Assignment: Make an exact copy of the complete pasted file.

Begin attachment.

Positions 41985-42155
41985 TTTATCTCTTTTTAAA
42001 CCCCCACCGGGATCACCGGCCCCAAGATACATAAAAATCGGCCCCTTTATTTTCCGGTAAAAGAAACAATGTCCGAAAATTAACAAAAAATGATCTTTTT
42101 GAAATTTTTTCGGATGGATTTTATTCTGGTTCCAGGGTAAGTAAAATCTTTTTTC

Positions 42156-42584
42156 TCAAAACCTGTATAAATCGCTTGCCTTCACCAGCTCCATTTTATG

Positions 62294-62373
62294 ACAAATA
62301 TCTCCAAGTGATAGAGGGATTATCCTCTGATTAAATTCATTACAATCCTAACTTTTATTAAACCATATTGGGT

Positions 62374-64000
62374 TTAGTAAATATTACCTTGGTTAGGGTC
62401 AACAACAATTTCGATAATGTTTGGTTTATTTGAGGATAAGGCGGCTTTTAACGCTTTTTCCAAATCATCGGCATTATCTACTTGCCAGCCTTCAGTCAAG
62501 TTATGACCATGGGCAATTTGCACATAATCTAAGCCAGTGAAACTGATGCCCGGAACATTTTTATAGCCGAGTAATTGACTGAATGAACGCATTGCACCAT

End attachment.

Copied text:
Positions 41985-42155
41985 TTTATCTCTTTTTAAA
42001 CCCCCACCGGGATCACCGGCCCCAAGATACATAAAAATCGGCCCCTTTATTTTCCGGTAAAAGAAACAATGTCCGAAAATTAACAAAAAATGATCTTTTT
42101 GAAATTTTTTCGGATGGATTTTATTCTGGTTCCAGGGTAAGTAAAATCTTTTTTC

Positions 42156-42584
42156 TCAAAACCTGTATAAATCGCTTGCCTTCACCAGCTCCATTTTATG

Positions 62294-62373
62294 ACAAATA
62301 TCTCCAAGTGATAGAGGGATTATCCTCTGATTAAATTCATTACAATCCTAACTTTTATTAAACCATATTGGGT

Positions 62374-64000
62374 TTAGTAAATATTACCTTGGTTAGGGTC
62401 AACAACAATTTCGATAATGTTTGGTTTATTTGAGGATAAGGCGGCTTTTAACGCTTTTTCCAAATCATCGGCATTATCTACTTGCCAGCCTTCAGTCAAG
62501 TTATGACCATGGGCAATTTGCACATAATCTAAGCCAGTGAAACTGATGCCCGGAACATTTTTATAGCCGAGTAATTGACTGAATGAACGCATTGCACCAT